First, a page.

Who You Know or Who You Are?

Photo: Mike Ehret

Michael Ehret

Some people think of publishing as an “It’s who you know” industry. And it often works that way.

But in reality it’s not “who you know” as much as “who you are.”

You think, “I’m no one. I’m not published. I’m still adding to my (growing) file of rejections.” Or: “I’m no one. My first book didn’t do well and I can’t even get an agent to return my calls.” Or even: “Sure my series sold well, but I’m still waiting for that big break that will make me the next Jerry B. Jenkins.”

Whatever goal you have yet to accomplish, do you feel you’re constantly dodging the next obstacle? Maybe you see yourself as George Jetson, walking his dog on that moving sidewalk outside his space bungalow—walking, walking, walking—but never getting anywhere.

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Maybe it’s who you are. Are you the kind of writer who:

  • Bristles when someone suggests edits you don’t like?
  • Doesn’t use standard manuscript formatting?
  • Never follows up when an editor requests your proposal—with changes?
  • Always asks for deadline extensions?
  • Pushes ahead of others to get the seat at the editor’s side at a conference meal?
  • Brings every conversation back to you and your project?
  • Believes you know it all, but no one sees your brilliance?

If you see any of these traits in yourself, can you see how you are sabotaging yourself? What changes can you make to be the kind of writer editors want to work with?

Editors prefer writers who are partners in the process—writers who have a long-term vision not just for their own careers, but for where their work fits into the larger picture.

Be that writer and you’ll come to know and be known by the right people.

Michael Ehret has written for newspapers and for other print and online outlets. He edited several nonfiction books, was the senior editor for a faith-based financial services and insurance organization, and is the ezine editor for a national Christian fiction writer’s organization. He joined the Guild staff in August.


  1. says

    Thank you Michael. As a ‘newbie’ (although I may not always like the qualifier) I am learning the best part of that word, as you reflected in your post, is BE. My husband asked me recently, “What are you going to do if your book is not published?” “Keep writing,” I said. “Keep working on making the manuscript better. Keep learning and writing something new and relevant based on what God is teaching me.” No matter who I know or how small my platform, and in comparison to the likes of Jerry Jenkins, mine is atom-like, I want to allow the Holy Spirit to use me. When I remember and allow God to be responsible for the results, I rid myself of anxiety and am free to write. When I train with a teachable spirit, then I am free to be transformed. I am free to BE His instrument in my sphere of influence, while doing the thing I love–writing. I think I just wrote myself a pep-talk for a response. Thanks for your contribution to CWG. I love being part of this community.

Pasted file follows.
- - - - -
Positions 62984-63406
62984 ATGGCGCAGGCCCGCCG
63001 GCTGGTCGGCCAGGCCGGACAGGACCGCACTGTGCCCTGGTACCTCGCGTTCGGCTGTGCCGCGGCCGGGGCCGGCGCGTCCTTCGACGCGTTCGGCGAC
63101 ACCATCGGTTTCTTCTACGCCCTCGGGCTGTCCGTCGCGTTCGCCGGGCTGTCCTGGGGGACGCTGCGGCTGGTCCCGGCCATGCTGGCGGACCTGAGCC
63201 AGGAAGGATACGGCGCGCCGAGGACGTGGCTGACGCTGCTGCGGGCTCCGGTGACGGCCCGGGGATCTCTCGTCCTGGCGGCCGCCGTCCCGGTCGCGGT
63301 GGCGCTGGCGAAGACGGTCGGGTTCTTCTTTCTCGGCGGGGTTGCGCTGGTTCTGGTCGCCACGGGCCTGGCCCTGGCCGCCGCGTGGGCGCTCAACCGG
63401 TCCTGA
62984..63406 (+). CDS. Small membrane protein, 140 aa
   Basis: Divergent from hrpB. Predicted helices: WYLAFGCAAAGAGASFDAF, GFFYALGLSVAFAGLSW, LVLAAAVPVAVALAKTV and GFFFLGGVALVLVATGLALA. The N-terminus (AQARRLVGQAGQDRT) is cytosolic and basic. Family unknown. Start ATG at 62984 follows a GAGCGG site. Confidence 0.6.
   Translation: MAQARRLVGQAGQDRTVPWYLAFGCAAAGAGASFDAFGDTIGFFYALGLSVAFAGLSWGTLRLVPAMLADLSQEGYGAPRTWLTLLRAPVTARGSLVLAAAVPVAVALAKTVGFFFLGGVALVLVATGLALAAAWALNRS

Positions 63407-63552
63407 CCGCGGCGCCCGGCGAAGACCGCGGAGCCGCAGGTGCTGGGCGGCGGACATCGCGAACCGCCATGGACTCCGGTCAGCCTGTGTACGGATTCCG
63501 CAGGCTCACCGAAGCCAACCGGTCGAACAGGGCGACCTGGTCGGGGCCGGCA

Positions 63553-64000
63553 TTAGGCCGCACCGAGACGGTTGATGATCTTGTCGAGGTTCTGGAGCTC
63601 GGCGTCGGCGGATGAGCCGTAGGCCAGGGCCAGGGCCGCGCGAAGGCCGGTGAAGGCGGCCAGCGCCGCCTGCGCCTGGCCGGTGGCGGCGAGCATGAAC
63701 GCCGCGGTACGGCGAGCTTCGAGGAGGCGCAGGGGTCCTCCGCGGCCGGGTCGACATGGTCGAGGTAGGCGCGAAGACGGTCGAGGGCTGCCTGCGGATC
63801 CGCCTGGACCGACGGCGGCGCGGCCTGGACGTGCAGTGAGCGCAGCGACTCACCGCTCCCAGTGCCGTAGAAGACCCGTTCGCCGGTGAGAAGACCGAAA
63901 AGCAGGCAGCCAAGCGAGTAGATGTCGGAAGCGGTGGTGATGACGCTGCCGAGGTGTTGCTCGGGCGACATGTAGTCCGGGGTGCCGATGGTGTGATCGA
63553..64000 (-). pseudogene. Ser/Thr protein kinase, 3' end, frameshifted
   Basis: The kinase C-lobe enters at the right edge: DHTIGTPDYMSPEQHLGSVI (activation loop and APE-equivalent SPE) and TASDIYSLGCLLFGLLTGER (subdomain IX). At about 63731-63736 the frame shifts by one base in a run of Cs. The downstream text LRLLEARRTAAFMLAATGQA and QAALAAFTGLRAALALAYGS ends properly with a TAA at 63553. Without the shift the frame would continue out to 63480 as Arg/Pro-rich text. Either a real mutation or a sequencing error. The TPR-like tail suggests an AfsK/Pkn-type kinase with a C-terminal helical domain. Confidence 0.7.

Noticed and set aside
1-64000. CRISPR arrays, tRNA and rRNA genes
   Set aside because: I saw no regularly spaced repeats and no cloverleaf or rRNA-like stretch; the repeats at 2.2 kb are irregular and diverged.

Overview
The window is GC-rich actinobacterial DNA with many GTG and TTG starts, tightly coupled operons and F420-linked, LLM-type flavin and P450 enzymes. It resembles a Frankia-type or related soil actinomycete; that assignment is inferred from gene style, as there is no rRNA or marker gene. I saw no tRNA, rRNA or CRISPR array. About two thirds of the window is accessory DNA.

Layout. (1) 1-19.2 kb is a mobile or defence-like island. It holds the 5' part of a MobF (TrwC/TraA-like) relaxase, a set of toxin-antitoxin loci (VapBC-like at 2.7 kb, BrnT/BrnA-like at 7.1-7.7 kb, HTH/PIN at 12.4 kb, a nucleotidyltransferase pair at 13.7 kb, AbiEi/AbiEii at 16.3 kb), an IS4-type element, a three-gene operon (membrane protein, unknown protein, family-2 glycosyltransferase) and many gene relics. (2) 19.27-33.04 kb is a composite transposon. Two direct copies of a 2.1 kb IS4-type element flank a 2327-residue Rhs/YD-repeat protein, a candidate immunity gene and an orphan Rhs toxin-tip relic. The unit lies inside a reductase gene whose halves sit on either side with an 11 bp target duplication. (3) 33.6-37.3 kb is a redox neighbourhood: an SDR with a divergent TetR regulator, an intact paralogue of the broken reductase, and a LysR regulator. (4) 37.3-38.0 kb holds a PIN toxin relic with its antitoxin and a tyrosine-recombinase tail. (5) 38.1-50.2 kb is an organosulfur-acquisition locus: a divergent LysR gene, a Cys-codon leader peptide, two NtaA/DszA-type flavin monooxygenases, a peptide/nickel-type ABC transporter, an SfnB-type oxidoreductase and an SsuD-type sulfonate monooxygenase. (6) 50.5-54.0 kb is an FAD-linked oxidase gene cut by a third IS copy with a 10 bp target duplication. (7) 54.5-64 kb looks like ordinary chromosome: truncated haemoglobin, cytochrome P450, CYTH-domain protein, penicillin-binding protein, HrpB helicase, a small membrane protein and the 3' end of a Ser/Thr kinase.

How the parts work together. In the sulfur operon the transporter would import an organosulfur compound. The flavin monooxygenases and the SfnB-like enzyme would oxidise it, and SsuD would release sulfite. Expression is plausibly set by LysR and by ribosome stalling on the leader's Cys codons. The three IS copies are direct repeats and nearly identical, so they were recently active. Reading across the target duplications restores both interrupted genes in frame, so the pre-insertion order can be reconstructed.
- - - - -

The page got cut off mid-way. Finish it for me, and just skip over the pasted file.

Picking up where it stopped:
• Michael Ehret says


      Right you are! Writers write. But writers also continue to learn and continue to sharpen their skills.

      We can never learn all there is to know about this profession. But I really love your line: “When I train with a teachable spirit, then I am free to be transformed.”

      Puts me in mind of Romans 12:2, roughly: “Be not conformed to the ways of this world, but be transformed by the renewing of your mind.”

      Keep that teachable spirit!

    • says

      I agree Michael. I always have to get the stinking thinking out of my head so that I can create something that looks and feels like me (at my best).

      I can’t help or inform anybody when I think that I am nobody.

      PS – I love the new website look!

  2. Nikki Niswonger says

    I agree. How can we truely observe the lessons God has convicted us to write about if we can’t step outside our own perspectives or ambitions long enough to see, as Michael said, how our work fits into a larger picture? I like the idea of a partnership. Thanks for posting this.

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